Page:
SAN FRANCISCO (KPIX 5) — Pacific Gas and Electric is planning to shut off power for thousands of customers in all but two Bay Area counties due critical fire danger conditions, utility officials confirmed Tuesday.

Some 54,000 customers in 24 counties across California will be impacted.

In Northern California, areas that could be without power, starting Wednesday evening, include parts of the North Bay mountains, the Mount Diablo area, the East Bay hills and Santa Cruz mountains.

The utility says this latest Public Safety Power Shutoff is due to low humidity levels, winds, the National Weather Service’s Red Flag warning, combined with the dry fuel and live vegetation on the ground.

PG&E is shutting off power to prevent their equipment from igniting wildfires. The utility has set up a base camp between St. Helena and Calistoga. It has all the equipment to restore service once the fire danger passes or the crews needed to respond to power and gas outages if another major fire ignites.

Bay Area counties that could see power shutoffs include Alameda, Contra Costa, Napa, San Mateo, Santa Clara, Solano and Sonoma. Residents can determine whether they will be affected by looking up their address on the PG&E alerts website.

Marin and San Francisco counties are the only Bay Area counties not affected by the warning.

At a press conference Tuesday evening, PG&E officials showed reporters a color-coded map, indicating a large area of customers in the Sierra and North Bay that could be shut off by 6 p.m., Wednesday. Some 33,000 customers will be affected.

As of Monday evening, only 21 counties and around 50,000 customers were expected to be affected by the power shutoff.

More than 11,000 customers in Napa and Sonoma counties are likely to be affected by the power shutoff as both counties continue dealing with the Glass Fire, which was 97 percent contained as of Wednesday morning and had burned more than 67,000 acres in Napa, Sonoma and Lake counties.

As for homes and businesses in the East Bay and the South Bay, the anticipated start time is 8 p.m., impacting 23,000 customers.

The Red Flag warning is in effect through 11 a.m. Friday and covers the North Bay and East Bay interior valleys, along with the higher elevations.

“Winds will begin to increase early Wednesday morning, especially over Napa County, but also farther south into the Diablo Range. Significantly stronger and gustier winds will develop and become more widespread in the hills Wednesday evening and peak overnight Wednesday night into early Thursday morning, then diminish during the day on Thursday,” the Weather Service said in a statement.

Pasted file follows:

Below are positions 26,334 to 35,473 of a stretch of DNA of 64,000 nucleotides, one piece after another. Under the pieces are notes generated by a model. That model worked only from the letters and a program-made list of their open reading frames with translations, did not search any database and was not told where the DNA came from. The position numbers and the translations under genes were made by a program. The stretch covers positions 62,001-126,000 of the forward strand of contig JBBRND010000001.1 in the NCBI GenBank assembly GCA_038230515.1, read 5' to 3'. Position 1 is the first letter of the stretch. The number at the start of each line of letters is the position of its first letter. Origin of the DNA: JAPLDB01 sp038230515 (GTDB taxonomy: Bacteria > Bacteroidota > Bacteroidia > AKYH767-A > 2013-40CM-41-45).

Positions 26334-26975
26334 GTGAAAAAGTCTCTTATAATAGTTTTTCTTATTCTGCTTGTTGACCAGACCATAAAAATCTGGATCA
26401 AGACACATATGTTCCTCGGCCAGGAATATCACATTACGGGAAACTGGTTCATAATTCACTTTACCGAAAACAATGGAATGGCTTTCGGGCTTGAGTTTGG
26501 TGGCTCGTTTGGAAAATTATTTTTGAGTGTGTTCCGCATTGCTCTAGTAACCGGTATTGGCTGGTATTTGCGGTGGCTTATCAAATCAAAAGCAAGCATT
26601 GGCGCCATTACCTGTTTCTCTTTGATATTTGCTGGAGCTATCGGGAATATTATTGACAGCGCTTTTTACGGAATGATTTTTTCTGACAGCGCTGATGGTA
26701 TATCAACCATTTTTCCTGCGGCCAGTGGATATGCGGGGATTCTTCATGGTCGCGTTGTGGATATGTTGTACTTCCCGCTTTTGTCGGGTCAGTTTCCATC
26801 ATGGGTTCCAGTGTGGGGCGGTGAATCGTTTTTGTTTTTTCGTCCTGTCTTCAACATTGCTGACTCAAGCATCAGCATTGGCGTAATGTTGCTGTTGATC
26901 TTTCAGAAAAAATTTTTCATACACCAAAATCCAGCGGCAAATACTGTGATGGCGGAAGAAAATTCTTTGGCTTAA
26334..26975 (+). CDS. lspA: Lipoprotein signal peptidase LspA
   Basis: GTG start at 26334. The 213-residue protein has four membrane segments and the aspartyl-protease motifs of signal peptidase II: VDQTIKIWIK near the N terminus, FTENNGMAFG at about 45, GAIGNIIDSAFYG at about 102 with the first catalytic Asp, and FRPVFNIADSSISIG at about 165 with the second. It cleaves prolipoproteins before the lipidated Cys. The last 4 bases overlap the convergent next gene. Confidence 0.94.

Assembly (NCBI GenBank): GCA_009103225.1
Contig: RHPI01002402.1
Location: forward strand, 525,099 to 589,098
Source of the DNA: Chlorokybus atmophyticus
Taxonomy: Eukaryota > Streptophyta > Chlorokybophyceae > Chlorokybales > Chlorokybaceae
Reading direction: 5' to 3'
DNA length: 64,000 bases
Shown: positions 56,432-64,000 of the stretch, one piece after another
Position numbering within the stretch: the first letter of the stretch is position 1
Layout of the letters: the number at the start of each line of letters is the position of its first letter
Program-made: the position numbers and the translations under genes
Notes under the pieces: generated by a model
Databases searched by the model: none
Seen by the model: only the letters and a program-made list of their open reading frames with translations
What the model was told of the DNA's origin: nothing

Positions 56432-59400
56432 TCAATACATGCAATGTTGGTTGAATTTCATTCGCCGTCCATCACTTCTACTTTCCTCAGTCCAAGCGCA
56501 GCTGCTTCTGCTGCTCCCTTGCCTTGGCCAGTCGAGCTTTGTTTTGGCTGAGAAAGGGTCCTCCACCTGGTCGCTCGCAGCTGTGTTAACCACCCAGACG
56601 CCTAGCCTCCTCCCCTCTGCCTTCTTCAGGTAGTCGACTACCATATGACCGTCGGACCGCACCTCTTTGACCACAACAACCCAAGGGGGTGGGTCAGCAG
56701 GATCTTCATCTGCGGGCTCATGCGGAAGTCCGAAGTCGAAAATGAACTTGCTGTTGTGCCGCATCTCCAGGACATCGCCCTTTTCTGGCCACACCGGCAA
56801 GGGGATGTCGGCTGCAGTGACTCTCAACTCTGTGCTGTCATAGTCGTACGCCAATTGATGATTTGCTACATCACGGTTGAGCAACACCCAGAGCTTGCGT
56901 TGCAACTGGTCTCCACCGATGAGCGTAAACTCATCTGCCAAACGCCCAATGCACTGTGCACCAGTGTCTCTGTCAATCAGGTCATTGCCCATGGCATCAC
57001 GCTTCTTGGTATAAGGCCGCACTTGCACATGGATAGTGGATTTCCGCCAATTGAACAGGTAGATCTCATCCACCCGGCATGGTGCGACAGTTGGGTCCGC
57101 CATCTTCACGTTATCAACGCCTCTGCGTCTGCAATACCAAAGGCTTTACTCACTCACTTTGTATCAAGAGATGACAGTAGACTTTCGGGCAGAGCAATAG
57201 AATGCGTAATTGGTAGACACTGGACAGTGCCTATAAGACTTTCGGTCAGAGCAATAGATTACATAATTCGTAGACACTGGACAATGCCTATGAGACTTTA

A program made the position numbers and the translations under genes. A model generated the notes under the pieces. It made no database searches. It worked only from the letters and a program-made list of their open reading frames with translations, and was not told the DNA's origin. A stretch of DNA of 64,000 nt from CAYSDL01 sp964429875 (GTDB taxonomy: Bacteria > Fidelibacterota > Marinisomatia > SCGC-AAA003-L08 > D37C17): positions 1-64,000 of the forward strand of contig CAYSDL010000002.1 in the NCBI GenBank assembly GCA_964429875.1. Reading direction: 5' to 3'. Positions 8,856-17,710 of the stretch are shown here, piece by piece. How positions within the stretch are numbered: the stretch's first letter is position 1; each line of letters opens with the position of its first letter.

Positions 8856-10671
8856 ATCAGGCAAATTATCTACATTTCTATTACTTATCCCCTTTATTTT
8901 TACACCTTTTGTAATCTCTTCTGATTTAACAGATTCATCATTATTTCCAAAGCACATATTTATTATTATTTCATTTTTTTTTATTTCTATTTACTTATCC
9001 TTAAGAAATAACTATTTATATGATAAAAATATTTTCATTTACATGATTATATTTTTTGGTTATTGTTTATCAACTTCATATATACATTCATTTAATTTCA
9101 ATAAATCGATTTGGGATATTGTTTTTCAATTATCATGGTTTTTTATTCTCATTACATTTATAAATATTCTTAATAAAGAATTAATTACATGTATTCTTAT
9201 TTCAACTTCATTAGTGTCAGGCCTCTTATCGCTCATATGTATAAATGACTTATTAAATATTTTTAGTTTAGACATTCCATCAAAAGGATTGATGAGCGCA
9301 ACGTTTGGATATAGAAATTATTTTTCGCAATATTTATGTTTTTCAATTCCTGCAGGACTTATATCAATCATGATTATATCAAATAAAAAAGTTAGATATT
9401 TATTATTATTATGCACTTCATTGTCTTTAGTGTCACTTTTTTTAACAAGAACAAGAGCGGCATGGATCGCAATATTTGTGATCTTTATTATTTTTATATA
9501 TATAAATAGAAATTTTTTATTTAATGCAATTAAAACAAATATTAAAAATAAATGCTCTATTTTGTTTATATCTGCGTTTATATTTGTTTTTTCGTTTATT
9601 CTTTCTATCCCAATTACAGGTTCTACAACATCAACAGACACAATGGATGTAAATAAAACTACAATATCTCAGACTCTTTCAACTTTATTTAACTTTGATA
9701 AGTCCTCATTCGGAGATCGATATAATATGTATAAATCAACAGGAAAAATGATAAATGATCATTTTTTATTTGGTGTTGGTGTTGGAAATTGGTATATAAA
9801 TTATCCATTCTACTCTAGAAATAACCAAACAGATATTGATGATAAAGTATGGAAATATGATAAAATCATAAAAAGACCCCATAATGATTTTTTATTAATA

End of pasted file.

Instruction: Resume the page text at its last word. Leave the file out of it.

PG&E says it plans to restore power by 10 p.m. on Friday, safety permitting.

PG&E says it has tried to reduce the impact of the PSPS to only a small area of the affected communities.

Mark Quinlan, PG&E’s Incident Commander says, “They’ve been around for a number of years but our intent this year was to make them as small as we can make them as short as possible and make them as smart for our customers.”

The utility is promising regular updates for the customers affected during the PSPS event. Additional information is available on the utility’s website.

Going dark is not the only concern for many communities in the North Bay. For Calistoga residents who just returned to their homes after the Glass Fire, their fear is another fire.

“I just want to live a normal life. I just can’t. There is so much chaos going on,” said Calistoga resident Andrew Carillo.

His friend Chris Leon adds, “It’s the new normal. You’ve got be ready really.”

The two life long Calistoga residents are thinking they might have to leave their homes for the second time this year.

“I was evacuated. I was staying in a hotel in Bakersfield because everything in Napa was booked. I had nowhere to go. I had my wife and two kids. Where do we go, you know?” said Leon.

According to PG&E, it is using temporary generators to provide power to roughly 1,500 customers to the downtown Calistoga area and it has a similar microgrid in the Angwin area.

The hope in downtown Calistoga though is that the winds stay relatively calm and PG&E won’t have to initiate the PSPS. Businesses have had enough disruptions in 2020.

Alex Dierkhising is a business owner in downtown Calistoga for nearly 45 years.

“The fires, the COVID. It’s just been way it’s been up and down,” says Dierkhising.

Gary Huff, a Calistoga resident says, “It’s climate change; that’s the war. We don’t have enough firefighters.”

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